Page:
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Stir   Listen
verb
Stir  v. i.  
1.
To move; to change one's position. "I had not power to stir or strive, But felt that I was still alive."
2.
To be in motion; to be active or bustling; to exert or busy one's self. "All are not fit with them to stir and toil." "The friends of the unfortunate exile, far from resenting his unjust suspicions, were stirring anxiously in his behalf."
3.
To become the object of notice; to be on foot. "They fancy they have a right to talk freely upon everything that stirs or appears."
4.
To rise, or be up, in the morning. (Colloq.)






Collaborative International Dictionary of English 0.48








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"Stir" Quotes from Famous Books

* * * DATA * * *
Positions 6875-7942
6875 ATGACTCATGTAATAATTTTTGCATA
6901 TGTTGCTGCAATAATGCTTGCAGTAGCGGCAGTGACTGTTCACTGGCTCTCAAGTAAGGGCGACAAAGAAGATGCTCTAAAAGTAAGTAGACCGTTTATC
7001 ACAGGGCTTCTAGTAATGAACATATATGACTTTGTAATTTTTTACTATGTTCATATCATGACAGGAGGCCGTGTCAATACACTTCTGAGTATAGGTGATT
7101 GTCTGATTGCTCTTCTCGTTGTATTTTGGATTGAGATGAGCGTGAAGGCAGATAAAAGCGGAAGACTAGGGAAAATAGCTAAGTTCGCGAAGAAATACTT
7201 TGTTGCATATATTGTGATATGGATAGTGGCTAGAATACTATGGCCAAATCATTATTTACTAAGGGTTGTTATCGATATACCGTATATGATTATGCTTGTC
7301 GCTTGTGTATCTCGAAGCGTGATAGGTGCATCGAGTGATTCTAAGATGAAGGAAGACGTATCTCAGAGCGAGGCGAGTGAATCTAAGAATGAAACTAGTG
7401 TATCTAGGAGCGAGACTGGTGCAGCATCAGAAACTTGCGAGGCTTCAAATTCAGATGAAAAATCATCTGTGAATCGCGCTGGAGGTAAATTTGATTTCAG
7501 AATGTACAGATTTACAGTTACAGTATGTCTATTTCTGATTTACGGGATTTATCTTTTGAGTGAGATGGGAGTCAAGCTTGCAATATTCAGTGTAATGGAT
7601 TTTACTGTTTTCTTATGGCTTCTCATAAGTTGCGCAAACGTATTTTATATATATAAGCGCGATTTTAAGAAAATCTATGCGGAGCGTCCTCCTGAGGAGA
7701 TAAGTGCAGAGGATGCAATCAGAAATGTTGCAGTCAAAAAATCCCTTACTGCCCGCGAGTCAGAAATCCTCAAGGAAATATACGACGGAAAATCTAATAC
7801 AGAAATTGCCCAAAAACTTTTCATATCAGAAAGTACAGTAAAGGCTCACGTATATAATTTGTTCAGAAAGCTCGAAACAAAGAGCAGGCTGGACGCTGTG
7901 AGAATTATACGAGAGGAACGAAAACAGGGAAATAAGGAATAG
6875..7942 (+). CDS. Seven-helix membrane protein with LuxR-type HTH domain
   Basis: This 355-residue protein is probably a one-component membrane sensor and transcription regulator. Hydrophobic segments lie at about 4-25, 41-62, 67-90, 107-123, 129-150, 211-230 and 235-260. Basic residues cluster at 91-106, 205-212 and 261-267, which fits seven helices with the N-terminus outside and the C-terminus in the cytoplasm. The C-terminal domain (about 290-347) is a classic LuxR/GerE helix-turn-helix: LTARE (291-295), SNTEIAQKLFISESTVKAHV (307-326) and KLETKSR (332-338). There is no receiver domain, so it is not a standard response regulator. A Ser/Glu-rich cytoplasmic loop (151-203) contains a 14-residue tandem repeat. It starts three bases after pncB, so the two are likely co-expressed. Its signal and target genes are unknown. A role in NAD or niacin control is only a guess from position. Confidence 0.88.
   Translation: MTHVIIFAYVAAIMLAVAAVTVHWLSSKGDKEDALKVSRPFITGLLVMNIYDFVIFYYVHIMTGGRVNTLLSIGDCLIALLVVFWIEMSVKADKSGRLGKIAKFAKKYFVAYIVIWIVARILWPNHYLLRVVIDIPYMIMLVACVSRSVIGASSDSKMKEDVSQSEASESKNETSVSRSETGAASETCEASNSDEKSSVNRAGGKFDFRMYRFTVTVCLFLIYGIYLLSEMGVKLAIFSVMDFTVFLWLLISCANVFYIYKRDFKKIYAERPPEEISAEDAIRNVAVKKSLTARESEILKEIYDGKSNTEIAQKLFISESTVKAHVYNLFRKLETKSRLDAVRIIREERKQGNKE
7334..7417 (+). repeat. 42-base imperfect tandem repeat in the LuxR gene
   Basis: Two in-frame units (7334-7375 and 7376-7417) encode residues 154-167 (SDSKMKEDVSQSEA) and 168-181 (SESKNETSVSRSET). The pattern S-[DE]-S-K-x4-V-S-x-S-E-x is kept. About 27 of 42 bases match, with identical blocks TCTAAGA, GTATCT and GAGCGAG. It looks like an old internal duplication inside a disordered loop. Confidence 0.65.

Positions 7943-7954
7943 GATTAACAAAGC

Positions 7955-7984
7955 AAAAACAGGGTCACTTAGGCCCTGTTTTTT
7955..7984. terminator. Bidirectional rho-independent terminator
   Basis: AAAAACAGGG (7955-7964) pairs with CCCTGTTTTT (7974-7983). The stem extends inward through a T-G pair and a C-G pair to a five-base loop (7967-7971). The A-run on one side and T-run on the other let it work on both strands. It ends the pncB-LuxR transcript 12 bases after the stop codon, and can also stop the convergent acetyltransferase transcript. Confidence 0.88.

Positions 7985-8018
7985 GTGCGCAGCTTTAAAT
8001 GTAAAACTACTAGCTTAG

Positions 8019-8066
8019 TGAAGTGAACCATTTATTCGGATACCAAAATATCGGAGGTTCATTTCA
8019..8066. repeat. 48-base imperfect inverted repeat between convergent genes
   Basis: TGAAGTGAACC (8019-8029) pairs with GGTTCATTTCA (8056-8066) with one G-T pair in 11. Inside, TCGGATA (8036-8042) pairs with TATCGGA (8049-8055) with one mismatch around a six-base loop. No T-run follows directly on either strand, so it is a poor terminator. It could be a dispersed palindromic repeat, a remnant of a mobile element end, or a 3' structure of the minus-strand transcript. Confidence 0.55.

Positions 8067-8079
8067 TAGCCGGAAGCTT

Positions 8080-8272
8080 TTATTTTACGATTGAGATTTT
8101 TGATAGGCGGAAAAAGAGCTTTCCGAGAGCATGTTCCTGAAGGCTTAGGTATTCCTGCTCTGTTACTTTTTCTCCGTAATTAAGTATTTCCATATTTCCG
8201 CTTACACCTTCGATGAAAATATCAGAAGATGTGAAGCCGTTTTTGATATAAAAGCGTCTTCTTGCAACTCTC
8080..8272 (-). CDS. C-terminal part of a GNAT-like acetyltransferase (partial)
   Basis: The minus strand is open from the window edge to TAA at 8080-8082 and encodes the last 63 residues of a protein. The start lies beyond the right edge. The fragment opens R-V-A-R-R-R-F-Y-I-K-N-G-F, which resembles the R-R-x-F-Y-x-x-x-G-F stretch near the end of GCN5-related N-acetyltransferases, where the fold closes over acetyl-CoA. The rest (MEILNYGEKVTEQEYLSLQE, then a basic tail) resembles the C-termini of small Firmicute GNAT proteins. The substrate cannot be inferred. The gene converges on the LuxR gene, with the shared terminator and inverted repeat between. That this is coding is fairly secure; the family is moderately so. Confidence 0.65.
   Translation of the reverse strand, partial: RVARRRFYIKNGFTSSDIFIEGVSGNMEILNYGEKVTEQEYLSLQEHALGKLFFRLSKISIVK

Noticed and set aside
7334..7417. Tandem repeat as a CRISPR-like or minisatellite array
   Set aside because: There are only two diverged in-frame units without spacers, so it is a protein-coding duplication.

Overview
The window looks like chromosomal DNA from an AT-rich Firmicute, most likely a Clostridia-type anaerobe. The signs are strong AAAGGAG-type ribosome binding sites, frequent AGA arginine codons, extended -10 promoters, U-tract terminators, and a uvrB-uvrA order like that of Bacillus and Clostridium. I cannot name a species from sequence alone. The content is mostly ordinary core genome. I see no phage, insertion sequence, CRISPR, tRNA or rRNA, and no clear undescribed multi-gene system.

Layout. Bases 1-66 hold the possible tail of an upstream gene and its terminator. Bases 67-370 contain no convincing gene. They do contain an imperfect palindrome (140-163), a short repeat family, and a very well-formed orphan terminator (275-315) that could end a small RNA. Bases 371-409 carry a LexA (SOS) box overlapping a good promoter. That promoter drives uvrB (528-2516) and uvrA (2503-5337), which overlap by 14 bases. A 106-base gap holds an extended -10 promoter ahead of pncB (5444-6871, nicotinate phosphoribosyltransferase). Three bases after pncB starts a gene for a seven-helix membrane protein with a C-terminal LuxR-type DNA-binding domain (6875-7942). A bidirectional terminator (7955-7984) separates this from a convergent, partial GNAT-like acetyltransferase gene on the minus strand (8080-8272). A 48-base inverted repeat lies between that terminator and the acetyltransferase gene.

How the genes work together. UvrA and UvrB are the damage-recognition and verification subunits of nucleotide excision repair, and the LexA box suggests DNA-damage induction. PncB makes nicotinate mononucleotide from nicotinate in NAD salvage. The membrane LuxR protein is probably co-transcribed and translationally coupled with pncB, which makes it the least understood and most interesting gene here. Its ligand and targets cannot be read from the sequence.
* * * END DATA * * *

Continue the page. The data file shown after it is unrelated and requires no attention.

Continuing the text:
... AWAKENED. Voyages like those made by Sir Francis Drake awakened a desire throughout England to learn more about the New World. Until this time even the great discoveries of Columbus and the Cabots had failed to stir the English people to take part in the exploration and settlement of the Americas. The principal reason was because their attention was occupied by the struggle between their monarchs and the popes to decide whether king or pope should govern ...
— Introductory American History • Henry Eldridge Bourne and Elbert Jay Benton

... your arms are wanting—not a dog?" His face was drawn, and he stared at her with fierce hunger smouldering in his eyes. He was hurting himself beyond belief—was he hurting her too? Could anything that he might say touch her, stir her from the calm placidity that sometimes, in contradiction to his own restlessness, was almost more than he could tolerate? She had fulfilled the terms of their bargain faithfully, apparently satisfied with its limitation. ...
— The Shadow of the East • E. M. Hull